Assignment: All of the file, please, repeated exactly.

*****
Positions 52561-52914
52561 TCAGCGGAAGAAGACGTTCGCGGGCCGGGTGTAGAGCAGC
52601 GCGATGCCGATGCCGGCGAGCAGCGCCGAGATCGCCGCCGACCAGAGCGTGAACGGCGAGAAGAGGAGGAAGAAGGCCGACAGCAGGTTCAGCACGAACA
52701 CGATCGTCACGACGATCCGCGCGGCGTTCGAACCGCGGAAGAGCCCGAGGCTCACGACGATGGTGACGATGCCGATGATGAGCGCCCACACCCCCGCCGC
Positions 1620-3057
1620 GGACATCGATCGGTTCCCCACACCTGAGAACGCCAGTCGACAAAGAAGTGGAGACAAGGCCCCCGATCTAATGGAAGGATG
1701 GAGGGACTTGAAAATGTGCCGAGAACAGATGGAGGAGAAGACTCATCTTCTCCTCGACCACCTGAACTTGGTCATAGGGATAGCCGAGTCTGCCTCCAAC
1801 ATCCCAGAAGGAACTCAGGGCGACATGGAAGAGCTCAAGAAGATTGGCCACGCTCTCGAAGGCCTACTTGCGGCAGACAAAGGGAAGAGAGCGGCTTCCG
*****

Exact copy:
Positions 52561-52914
52561 TCAGCGGAAGAAGACGTTCGCGGGCCGGGTGTAGAGCAGC
52601 GCGATGCCGATGCCGGCGAGCAGCGCCGAGATCGCCGCCGACCAGAGCGTGAACGGCGAGAAGAGGAGGAAGAAGGCCGACAGCAGGTTCAGCACGAACA
52701 CGATCGTCACGACGATCCGCGCGGCGTTCGAACCGCGGAAGAGCCCGAGGCTCACGACGATGGTGACGATGCCGATGATGAGCGCCCACACCCCCGCCGC
Positions 1620-3057
1620 GGACATCGATCGGTTCCCCACACCTGAGAACGCCAGTCGACAAAGAAGTGGAGACAAGGCCCCCGATCTAATGGAAGGATG
1701 GAGGGACTTGAAAATGTGCCGAGAACAGATGGAGGAGAAGACTCATCTTCTCCTCGACCACCTGAACTTGGTCATAGGGATAGCCGAGTCTGCCTCCAAC
1801 ATCCCAGAAGGAACTCAGGGCGACATGGAAGAGCTCAAGAAGATTGGCCACGCTCTCGAAGGCCTACTTGCGGCAGACAAAGGGAAGAGAGCGGCTTCCG